• ttl (Optional) – Time-To-Live in seconds. After the first request to the Quip API, the plugin caches the content of the document (HTML and images) for the specified amount of time (seconds). All consecutive requests to the same page or blog post will not call the Quip API again but instead will retrieve the document from the internal cache, making the pages faster. After the ttl expires, the plugin will call the Quip API and cache the result again. If the ttl attribute is not provided, the default value of 7200 seconds (2 hours) is used. You can change the default value in Quip Settings (menu Settings/WP Quip). If ttl is set to 0, the plugin will not cache the Quip API responses, and every request to the WordPress page or blog post will call the Quip API.

 

 

Unlimited Staging Environments with Kubernetes

Erik OstermanCI/CD, Cloud Technologies, MeetupLeave a Comment


Last week we had the pleasure of listening to David Huie present at the DevOps Mastermind at WeWork Promenade. David is an infrastructure engineer at Dollar Shave Club, where he’s helping DSC shave the world using Kubernetes. He presented how they've achieved the Holy Grail of QA automation: running “Unlimited Staging Environments with Kubernetes.”

Problem

In modern micro-services architectures, there is a serious need for ad-hoc staging environments since it's often infeasible for developers to run the entire stack on their laptops. At the same time, static staging environments can be difficult to scale as an organization's infrastructure and engineering team grow.

Solution

To counter this effect, Dollar Shave Club created a Kubernetes-based system to enable an unlimited number of environments, bounded only by the capacity of the underlying Kubernetes cluster running some 38 nodes! At its core, is an Open Source project called Furan which rapidly builds Docker containers in Docker (DnD). Using their CI/CD system and an in-house tool called Amino, they are then able to automatically spawn environments composed of many independent projects, where each project is pegged to a specific version (e.g. branch or tag).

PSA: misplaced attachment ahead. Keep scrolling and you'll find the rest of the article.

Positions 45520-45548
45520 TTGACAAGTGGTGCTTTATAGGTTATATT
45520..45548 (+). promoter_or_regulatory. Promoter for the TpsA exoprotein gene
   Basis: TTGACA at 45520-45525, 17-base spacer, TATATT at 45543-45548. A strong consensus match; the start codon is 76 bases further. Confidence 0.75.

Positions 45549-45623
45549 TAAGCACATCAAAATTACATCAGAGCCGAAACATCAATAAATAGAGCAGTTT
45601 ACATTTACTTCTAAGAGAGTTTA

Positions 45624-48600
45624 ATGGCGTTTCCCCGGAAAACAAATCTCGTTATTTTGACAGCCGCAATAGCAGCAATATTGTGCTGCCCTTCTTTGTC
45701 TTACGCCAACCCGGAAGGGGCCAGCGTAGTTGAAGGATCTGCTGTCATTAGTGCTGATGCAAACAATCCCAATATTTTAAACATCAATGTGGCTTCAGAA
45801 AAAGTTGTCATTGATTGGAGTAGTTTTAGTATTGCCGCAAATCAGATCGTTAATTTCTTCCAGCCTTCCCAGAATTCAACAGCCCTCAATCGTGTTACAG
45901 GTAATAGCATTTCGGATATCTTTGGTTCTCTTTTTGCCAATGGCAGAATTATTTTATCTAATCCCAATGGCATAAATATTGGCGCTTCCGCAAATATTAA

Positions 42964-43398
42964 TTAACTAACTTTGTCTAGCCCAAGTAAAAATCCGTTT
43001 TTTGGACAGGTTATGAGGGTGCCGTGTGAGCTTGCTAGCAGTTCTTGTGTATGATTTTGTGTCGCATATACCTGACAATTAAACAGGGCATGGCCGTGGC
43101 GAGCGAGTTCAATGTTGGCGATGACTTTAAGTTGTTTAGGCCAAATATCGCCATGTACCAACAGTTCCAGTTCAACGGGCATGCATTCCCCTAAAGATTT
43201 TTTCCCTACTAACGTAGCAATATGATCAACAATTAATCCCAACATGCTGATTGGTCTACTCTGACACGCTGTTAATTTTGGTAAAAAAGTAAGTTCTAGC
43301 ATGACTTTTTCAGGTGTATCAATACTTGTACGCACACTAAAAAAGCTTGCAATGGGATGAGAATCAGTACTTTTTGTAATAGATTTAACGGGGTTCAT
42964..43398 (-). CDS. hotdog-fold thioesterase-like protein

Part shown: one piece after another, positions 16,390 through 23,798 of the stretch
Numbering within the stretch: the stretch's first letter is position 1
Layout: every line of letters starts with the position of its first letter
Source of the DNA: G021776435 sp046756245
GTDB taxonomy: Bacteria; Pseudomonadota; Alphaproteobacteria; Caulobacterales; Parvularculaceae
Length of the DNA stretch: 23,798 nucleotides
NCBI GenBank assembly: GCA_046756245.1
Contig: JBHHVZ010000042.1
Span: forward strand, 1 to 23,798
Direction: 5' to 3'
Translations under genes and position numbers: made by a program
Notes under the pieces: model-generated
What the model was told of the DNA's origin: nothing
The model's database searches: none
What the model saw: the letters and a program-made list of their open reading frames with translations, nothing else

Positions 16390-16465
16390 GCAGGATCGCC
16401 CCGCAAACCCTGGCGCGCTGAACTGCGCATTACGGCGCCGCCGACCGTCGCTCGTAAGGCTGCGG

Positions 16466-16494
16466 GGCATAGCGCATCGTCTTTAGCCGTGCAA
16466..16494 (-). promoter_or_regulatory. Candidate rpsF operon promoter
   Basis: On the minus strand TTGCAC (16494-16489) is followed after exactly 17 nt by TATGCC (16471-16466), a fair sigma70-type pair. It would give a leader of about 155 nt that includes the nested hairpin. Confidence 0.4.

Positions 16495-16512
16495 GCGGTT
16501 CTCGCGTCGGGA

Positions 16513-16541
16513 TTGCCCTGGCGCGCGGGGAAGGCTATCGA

Outcome

The company is able to iterate much faster which has sped up application delivery at DSC.

About the Speaker

Prior to joining Dollar Shave Club, David’s worked at Splice, NationBuilder, and Yelp. David has a degree in Computer Science from Harvey Mudd College.

Follow David on Twitter: https://twitter.com/davidhuie

Slides

Slides from the presentation are below. We'll be posting video & transcripts shortly.

Unlimited Staging Environments with Kubernetes

Join us at the next Santa Monica DevOps Mastermind Meetup!

Register here: https://www.meetup.com/DevOpsMastermind/

Rock Solid WordPress

Erik OstermanCloud ArchitectureLeave a Comment

Learn how Cloud Posse recently architected and implemented WordPress for massive scale on Amazon EC2. We'll show you exactly the tools that we used and our recipe to both secure and power WordPress setups on AWS using Elastic Beanstalk, EFS, CodePipeline, Memcached, Aurora and Varnish.